Nix store and Btrfs snapshots

Hey there. I’ve wanted to try out NixOS for years, and this is the first time I decided to give it a shot.

Up until now all I’ve been doing is attempt to replicate everything about my current Arch Linux setup into the configuration.nix. But now I just thought about something.

I will, of course, want to replicate the daily automatic snapshots I currently have on Arch. I just take snapshots of the root and home subvolumes every day and keep them around for a week using cronjobs and a program named btrbk.

But, NixOS has, from what I understand, this special /nix folder where it stores every ‘version’ of the system after modifications done to the configuration.nix are applied to the system. Well, that means something very similar to my daily Btrfs snapshots is happening anyways just because of the package manager. And, now, I was thinking, could the Nix store just be configured as a set of Btrfs snapshots? This sounds much cheaper in terms of storage space, considering that Btrfs snapshots only store the initial version of a filesystem tree and then modifications done to it.

So, is this possible? It’d be great for system integration and for consuming less storage space. To me, it sounds like Nix does none of this by default/nothing similar in the way that it stores the Nix store and it just keeps the entirety of all the root filesystem versions.

What should I do?

You’re misunderstanding how Nix stores every version of your system. It doesn’t keep a whole copy of the “root filesystem” for every nixos-rebuild. Every package has its own path with a unique hash included in its name derived from every detail of how it was built, including those hashes from its dependencies. So any given system generation will refer to the packages that it depends on, and the hashes of those packages will determine the hash used in the name of the system generation’s path in /nix/store. For the most part, these references are made via symlinks, so the system generation’s path is extremely small.

When you make a change, say by adding a new package to systemPackages, all the old packages are reused, because they’re still the exact same ones. Only the very small hierarchy of symlinks has to be changed to now also refer to that new package, and the hash in the system generation’s path name will be a new one to reflect that.

Point being, Nix does share everything that’s in common between generations. Btrfs snapshots would create exactly zero benefit to this storage model.


Alright then. So what I understand from this is that I should not create snapshots that contain /nix. So, at the very least, when snapshotting / I should create a separate subvolume for /nix so that it doesn’t get included in a / snapshot.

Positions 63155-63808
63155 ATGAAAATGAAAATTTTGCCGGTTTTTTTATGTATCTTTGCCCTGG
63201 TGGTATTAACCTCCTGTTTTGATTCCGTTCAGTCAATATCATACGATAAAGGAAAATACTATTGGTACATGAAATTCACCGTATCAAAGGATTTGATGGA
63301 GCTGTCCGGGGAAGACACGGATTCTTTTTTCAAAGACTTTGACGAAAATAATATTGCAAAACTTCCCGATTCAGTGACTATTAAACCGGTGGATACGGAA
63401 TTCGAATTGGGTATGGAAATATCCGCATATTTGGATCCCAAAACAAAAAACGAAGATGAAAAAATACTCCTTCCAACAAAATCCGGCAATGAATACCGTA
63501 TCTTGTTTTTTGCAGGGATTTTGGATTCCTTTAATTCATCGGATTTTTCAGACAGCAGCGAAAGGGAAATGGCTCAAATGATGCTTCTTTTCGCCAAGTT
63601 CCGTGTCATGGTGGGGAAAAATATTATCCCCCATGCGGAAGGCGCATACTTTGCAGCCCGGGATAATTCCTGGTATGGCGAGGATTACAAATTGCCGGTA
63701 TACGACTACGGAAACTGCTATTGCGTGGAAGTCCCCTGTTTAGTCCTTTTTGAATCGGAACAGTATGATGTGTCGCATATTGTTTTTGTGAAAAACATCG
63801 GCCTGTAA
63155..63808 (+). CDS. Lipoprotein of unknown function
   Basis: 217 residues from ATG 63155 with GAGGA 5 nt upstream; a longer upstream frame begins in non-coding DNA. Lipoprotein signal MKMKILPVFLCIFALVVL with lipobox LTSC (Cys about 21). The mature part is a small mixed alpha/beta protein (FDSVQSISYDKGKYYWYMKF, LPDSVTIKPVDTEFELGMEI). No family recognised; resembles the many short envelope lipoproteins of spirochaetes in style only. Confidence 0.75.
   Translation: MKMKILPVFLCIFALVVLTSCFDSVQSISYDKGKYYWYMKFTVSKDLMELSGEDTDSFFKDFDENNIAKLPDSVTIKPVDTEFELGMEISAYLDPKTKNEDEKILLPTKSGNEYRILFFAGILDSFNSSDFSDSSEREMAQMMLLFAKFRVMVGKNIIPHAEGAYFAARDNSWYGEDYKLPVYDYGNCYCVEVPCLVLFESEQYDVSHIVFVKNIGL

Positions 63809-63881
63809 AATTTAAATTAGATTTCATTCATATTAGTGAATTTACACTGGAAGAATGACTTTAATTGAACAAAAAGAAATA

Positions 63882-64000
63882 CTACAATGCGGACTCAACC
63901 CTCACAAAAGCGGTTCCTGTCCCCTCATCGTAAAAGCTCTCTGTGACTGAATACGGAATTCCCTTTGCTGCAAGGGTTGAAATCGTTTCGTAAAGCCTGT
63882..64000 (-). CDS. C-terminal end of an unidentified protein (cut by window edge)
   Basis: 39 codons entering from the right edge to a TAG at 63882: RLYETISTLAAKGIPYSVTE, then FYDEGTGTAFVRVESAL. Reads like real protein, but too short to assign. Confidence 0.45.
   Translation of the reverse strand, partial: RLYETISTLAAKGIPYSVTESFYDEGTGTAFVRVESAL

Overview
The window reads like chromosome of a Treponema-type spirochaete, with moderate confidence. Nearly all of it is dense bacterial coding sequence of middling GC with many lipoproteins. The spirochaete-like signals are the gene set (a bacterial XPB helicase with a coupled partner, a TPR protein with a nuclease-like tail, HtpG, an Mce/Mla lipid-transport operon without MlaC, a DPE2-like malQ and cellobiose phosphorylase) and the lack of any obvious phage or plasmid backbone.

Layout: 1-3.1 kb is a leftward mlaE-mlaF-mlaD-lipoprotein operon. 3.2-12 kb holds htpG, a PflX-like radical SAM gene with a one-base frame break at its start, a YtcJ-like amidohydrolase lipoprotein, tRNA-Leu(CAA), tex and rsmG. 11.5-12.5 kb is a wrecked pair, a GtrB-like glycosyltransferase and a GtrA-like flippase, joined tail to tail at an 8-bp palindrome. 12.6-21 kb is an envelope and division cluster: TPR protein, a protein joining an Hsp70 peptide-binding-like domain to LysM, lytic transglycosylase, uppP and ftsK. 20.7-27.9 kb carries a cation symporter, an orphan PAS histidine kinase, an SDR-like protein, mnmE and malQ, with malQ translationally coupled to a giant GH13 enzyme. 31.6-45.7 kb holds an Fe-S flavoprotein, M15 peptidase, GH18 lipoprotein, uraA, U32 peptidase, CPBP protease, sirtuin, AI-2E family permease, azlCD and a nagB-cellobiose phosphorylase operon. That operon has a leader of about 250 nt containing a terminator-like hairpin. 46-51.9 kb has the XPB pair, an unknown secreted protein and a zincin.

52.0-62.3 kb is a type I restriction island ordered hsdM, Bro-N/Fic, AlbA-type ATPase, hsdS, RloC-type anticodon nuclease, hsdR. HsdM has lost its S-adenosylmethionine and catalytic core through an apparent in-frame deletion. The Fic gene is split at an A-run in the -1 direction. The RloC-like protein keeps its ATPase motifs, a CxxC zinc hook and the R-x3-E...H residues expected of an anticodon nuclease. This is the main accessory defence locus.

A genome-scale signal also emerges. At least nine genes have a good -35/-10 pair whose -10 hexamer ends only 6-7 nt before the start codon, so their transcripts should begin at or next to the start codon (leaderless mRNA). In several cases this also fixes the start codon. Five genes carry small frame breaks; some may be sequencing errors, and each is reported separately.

Then, if I have a separate /home subvolume, is there any point of even taking snapshots of /? From what I understand now, and just quickly browsing the filesystem, everything in / is just a bunch of symlinks and environment variables to get the $PATH right (only thing I can get from the fact that, at a quick glance, the only binary in /, apart from /bin/sh is /usr/bin/env).

Would things break/be hard to fix if everything in / would disappear/get corrupted/whatever while /nix is perfectly fine in a separate subvolume? Just trying to judge if taking snapshots of / like I was in a traditional Linux filesystem brings any value at all

Not only that, there’s an entire blog post about purposefully erasing everything except /nix/store, and there’s a code base for assisting in doing that. The entire operating system configures the root fs as required by the booted generation at boot time by quickly placing some symlinks, so the root fs can be entirely empty and it will work just fine as long as the /nix/store fs is intact.

The reason to keep the root fs intact is because of stateful stuff like /var/lib or /var/log, which just represents data that’s created by services/applications while you use the system normally.

As for whether you should snapshot /nix, there’s not much reason to do it or to not do it. In theory, if you ever need to recover your system, all the necessary stuff in /nix should be regenerated by configuration.nix. But it also doesn’t really consume any extra space to snapshot it, except for the nix paths you’ve deleted since the last snapshot (e.g. by sudo nix-collect-garbage -d)


Alright then. I think that, for now, I’ll have / and /nix in separate subvolumes and snapshot neither. I have a separate subvolume for /var/{cache,log,tmp}/ anyways since I didn’t want logfiles, cache and temporary files to be restored by snapshots anyways

My (offsite) backup still includes /etc because of /etc/nixos/, don’t forget to back that up some way. :slight_smile:

Also big recommendation: enabling compression and running duperemove after each system update (though duperemove doesn’t give back that much in my experience. a few percent maybe).

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Right now I’m only testing in a VM, so /etc/nixos is a complication of sshfs and symlinks from my host. It’ll be a Git repo when/if I ever deploy it on bare metal